It is documented that Alpine will strip "Re: " and variations from the start of a subject line before sorting, and that seems like something I would reasonably want: replies end up getting sorted with the things they are replies to, instead of all being grouped confusingly under "R". However, what is undocumented and unwelcome is that Alpine will also look for and remove strings enclosed in square brackets, which are typically used to identify mailing list messages. I subscribe to several mailing lists that identify themselves by square-bracketed tags at the start of the subject line while leaving the From: headers unchanged (messages are from the person who sent them instead of from the list). If subject sort worked, then as a natural consequence of how string sorting works, I could group all messages from the list together, sorted within the group by the rest of the subject. But because square-bracketed tags are silently ignored, I can't do that, and there is no way to group the mailing list messages together. There is no option to make subject sort sort on the actual subject, no really, the string that is in the Subject: header and not a munged version.
Fixed by deleting lines 4562 to 4565 of imap/c-client/mail.c in the Alpine 2.00 distribution, which check for square brackets and invoke mail_strip_subject_blob().
This is the announcement of a now-obsolete version. Check out the latest progress of Tsukurimashou at sourceforge.jp!
I'm pleased to announce the first release of the Tsukurimashou font family. The user's manual and demo is available as a PDF file; so is the complete package in bzipped TAR and ZIP formats. Precompiled OpenType fonts, compatible with all currently-popular typesetting systems, are included in those packages for two styles (Tsukurimashou Kaku and Mincho). Other styles you'll have to compile yourself.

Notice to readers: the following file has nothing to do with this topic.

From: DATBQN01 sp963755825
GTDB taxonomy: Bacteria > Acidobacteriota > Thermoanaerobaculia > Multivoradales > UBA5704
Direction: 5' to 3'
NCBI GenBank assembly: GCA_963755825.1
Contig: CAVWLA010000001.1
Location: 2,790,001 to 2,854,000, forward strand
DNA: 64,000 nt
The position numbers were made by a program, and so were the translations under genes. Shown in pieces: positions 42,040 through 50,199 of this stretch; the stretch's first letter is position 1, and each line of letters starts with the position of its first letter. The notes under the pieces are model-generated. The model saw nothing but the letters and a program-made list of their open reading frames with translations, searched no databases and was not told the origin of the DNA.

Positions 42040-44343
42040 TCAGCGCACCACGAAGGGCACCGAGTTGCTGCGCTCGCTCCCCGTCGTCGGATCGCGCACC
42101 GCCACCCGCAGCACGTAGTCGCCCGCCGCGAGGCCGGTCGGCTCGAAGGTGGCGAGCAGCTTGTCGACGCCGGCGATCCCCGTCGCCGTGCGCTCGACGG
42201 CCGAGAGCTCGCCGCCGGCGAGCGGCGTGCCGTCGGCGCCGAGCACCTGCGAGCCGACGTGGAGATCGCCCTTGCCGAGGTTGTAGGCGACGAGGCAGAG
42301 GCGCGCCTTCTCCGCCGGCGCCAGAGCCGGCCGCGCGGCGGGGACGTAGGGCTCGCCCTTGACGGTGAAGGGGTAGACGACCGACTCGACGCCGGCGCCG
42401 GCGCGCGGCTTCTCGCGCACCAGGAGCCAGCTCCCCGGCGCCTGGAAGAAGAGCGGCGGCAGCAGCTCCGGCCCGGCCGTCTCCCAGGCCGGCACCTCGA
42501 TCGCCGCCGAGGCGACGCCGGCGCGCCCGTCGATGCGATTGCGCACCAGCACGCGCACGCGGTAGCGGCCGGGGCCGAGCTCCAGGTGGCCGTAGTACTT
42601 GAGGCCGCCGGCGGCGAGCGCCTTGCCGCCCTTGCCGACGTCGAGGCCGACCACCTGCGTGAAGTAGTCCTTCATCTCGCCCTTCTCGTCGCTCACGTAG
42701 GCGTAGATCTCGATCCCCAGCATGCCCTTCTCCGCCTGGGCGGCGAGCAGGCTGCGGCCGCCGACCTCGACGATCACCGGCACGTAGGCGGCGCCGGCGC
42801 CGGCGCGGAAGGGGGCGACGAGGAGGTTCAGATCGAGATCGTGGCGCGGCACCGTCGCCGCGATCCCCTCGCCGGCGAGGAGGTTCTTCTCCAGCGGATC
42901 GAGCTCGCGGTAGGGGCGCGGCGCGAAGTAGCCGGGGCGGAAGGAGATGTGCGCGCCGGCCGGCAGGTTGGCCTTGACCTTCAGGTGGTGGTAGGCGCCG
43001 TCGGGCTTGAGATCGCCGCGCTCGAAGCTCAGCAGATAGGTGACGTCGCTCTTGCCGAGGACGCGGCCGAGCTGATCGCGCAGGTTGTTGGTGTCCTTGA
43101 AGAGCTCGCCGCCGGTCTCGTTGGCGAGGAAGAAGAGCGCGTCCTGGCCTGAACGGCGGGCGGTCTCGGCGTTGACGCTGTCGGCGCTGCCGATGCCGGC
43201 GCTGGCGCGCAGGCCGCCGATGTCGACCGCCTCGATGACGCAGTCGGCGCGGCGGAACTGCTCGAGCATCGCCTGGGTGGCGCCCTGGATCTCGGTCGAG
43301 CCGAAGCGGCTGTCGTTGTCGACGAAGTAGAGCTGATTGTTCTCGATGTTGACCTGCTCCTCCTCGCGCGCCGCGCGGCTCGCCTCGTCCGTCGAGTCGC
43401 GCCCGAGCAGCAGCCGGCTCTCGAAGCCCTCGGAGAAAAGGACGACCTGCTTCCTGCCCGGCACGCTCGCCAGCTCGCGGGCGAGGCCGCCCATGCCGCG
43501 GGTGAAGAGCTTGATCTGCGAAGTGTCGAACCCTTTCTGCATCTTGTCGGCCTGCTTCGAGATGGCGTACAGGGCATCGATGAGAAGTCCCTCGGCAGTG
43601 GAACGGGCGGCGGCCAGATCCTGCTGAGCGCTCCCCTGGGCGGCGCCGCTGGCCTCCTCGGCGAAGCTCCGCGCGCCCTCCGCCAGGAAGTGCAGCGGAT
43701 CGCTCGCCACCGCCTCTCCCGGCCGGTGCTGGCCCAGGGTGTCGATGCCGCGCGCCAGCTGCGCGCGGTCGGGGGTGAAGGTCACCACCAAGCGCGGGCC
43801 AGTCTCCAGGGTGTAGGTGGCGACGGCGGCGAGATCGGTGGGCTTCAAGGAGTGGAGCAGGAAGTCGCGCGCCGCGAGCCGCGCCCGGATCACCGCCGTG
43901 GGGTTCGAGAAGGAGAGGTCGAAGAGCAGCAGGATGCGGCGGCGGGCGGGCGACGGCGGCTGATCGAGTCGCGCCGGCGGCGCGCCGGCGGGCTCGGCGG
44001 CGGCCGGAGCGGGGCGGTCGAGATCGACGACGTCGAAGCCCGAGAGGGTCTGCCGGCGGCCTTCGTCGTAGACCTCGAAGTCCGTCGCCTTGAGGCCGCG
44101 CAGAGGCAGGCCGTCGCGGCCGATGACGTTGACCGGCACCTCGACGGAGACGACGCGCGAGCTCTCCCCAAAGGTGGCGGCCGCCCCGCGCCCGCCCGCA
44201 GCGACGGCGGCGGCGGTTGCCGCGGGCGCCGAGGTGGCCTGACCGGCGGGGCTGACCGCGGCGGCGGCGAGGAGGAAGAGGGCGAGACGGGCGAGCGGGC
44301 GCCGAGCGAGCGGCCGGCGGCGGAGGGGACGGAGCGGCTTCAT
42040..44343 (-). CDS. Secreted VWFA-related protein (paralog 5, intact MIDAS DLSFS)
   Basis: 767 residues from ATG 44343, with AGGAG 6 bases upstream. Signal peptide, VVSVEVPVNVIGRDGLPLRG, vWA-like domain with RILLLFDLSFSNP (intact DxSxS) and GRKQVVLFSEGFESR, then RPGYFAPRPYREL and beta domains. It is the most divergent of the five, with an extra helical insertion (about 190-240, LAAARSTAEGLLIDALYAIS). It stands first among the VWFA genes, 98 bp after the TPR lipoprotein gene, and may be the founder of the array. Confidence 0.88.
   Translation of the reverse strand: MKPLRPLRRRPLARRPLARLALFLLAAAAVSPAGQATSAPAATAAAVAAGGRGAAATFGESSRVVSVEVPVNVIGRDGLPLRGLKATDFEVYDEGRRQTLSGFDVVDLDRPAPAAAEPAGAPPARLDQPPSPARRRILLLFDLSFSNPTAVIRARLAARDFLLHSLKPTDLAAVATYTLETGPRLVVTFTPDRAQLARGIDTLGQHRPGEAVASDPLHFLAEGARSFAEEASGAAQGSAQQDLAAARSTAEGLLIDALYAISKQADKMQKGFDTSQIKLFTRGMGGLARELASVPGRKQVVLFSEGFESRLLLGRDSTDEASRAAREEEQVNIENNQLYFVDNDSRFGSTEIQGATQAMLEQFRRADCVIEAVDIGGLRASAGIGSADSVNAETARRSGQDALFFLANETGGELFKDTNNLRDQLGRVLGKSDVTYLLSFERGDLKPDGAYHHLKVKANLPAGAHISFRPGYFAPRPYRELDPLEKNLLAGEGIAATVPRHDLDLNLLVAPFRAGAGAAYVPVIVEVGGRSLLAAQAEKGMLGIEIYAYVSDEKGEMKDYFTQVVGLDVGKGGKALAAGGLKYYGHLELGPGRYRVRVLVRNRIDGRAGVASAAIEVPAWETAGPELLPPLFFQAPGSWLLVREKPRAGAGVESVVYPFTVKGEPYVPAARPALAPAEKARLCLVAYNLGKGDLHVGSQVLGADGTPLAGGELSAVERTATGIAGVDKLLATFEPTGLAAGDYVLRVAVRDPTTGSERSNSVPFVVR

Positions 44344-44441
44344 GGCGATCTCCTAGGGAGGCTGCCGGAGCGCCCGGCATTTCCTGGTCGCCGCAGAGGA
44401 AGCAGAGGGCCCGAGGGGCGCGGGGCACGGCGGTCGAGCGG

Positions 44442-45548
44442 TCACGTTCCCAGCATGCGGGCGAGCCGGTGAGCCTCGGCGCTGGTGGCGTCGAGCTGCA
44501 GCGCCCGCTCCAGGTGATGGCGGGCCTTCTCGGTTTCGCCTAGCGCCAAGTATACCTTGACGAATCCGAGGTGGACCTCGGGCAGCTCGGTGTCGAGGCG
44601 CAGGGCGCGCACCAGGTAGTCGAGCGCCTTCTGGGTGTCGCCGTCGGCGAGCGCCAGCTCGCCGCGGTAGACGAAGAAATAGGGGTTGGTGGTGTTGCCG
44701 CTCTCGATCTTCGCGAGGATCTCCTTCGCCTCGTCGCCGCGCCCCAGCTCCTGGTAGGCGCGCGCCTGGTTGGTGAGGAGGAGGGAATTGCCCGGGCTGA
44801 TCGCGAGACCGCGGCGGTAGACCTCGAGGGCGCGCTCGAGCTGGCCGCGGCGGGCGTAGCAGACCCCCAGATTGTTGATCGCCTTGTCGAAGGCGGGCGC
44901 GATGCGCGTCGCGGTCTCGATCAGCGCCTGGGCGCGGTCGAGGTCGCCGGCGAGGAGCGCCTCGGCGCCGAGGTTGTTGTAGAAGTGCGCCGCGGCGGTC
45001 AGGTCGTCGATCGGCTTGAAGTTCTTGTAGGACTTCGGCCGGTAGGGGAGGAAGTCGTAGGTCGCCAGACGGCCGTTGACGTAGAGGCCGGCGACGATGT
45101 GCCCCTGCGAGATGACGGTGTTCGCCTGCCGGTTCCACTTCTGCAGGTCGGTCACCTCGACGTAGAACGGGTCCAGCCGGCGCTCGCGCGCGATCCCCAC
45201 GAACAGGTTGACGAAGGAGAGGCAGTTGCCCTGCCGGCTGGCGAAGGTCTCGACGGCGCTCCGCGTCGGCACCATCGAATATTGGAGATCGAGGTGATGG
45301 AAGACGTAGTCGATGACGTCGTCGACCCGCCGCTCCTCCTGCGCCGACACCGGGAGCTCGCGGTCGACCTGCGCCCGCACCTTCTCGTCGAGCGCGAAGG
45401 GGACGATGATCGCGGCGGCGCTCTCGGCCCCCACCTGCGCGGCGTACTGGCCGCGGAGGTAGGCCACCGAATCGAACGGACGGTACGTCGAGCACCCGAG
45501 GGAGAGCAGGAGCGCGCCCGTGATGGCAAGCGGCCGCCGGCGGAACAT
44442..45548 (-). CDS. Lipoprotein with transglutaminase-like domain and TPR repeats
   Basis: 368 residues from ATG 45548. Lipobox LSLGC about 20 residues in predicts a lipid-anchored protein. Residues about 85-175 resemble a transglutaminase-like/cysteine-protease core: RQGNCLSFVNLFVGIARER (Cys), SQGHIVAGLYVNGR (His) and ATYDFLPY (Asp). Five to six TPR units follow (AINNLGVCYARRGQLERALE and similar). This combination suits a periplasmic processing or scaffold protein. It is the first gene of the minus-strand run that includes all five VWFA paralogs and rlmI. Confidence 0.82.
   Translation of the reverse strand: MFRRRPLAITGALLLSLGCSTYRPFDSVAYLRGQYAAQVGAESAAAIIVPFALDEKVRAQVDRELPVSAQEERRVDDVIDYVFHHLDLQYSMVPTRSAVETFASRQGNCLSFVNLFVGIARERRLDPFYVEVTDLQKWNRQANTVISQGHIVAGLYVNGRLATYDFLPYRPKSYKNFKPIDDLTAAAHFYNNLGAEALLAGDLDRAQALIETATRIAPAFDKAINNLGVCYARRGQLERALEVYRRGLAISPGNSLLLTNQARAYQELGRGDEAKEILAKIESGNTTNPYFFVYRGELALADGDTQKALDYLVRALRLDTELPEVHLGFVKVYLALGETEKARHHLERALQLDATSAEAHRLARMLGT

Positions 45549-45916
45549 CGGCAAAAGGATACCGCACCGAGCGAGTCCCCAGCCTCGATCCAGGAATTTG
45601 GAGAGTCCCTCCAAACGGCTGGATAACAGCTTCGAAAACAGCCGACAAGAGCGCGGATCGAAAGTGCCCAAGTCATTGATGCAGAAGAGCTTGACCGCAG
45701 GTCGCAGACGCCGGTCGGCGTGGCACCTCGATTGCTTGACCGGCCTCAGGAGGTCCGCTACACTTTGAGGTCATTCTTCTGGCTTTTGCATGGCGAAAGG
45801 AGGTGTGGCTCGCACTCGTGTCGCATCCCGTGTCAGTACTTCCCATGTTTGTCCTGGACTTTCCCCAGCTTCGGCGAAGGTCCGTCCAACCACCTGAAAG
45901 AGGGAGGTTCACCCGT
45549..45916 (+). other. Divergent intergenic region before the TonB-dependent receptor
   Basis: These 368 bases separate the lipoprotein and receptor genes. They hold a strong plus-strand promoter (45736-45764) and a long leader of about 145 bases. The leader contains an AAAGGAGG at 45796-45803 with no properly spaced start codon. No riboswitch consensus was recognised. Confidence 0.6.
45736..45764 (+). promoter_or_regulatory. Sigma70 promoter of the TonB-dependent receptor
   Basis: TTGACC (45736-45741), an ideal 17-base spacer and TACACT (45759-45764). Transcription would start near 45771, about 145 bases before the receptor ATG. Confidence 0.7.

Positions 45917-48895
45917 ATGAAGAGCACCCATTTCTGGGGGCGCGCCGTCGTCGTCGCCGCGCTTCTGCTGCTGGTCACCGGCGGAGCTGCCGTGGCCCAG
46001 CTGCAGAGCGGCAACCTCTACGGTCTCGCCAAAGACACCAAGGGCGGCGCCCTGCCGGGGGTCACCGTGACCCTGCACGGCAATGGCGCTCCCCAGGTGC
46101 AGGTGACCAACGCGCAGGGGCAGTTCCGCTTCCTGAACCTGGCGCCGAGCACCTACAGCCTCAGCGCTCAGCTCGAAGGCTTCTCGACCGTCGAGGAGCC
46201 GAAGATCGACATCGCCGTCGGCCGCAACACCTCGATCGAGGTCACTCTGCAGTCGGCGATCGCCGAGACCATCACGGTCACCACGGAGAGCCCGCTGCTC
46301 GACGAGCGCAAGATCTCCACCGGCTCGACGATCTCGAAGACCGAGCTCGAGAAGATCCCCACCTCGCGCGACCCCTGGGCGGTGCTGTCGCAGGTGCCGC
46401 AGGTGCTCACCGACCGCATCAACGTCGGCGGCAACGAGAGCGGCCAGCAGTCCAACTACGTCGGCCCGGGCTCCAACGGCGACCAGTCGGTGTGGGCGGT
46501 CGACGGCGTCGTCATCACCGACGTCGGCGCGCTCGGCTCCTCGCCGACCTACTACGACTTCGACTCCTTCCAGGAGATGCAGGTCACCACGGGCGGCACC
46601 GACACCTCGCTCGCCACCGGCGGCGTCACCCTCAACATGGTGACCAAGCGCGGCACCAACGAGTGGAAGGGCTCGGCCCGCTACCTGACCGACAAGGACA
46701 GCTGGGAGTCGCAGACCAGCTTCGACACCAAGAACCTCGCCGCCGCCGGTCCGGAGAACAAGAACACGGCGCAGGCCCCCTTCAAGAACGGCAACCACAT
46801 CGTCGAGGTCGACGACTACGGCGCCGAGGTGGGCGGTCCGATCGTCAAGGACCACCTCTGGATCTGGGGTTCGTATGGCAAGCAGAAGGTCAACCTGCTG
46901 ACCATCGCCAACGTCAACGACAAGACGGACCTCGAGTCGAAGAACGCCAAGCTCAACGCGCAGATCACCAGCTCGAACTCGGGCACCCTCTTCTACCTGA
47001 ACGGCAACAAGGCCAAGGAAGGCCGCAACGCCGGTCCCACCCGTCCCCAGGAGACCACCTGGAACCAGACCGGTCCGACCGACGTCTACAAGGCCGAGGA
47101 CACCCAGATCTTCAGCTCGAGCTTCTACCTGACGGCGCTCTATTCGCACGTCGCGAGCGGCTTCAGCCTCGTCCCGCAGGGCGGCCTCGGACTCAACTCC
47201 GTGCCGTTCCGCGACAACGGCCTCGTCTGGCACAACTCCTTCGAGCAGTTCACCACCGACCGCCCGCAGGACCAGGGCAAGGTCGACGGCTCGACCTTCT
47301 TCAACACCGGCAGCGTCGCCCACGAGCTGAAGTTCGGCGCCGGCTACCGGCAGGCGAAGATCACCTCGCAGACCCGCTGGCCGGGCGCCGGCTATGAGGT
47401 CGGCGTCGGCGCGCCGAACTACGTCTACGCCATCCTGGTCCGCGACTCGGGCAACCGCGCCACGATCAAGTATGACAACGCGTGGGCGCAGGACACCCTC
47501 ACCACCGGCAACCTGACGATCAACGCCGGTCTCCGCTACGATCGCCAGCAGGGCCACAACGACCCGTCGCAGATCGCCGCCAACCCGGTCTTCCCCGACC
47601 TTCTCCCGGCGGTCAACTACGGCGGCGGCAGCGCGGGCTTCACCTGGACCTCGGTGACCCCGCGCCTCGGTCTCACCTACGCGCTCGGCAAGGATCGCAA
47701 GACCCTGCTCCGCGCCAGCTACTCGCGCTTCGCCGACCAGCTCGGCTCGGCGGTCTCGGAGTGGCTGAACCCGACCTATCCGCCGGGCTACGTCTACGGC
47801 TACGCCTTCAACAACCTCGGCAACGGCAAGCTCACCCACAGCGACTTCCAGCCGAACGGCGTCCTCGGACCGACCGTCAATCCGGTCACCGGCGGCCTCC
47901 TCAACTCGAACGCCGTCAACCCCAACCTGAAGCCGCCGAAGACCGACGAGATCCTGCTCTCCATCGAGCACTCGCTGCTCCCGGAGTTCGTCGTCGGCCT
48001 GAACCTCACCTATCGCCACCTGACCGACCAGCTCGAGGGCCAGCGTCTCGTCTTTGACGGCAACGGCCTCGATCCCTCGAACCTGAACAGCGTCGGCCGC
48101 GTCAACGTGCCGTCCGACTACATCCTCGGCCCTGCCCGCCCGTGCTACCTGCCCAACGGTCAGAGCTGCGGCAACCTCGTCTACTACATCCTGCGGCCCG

These fonts are released with source code under the GNU GPL version 3 with font-embedding clarification. The current version contains the full repertoire of ISO Latin-1, hiragana, and katakana; more characters are on the way.
I was up until 3 this morning trying to figure out how to make OpenType glyph substitution work. That, in itself, is not news. Anyone who has tried to write substitution rules for OpenType fonts has probably gone through something similar. What is unusual, though, is that I not only succeeded, but also figured out the undocumented underlying principle so that I can predictably succeed in the future; as far as I can tell, the more usual practice is to just try things at random until one eventually either gets it working by accident, or gives up, without having learned anything useful either way.
The purpose of this entry is to provide the important information that I wasn't able to find on the Net and wish I had had. There is one important point I call the Terrible Secret, which makes all the difference to getting it to work; but rather than jump to that immediately I'm going to give the needed background first. I'll be using the terms that make sense to me, rather than the "easy" but uselessly vague simplified style used by all existing documentation I found.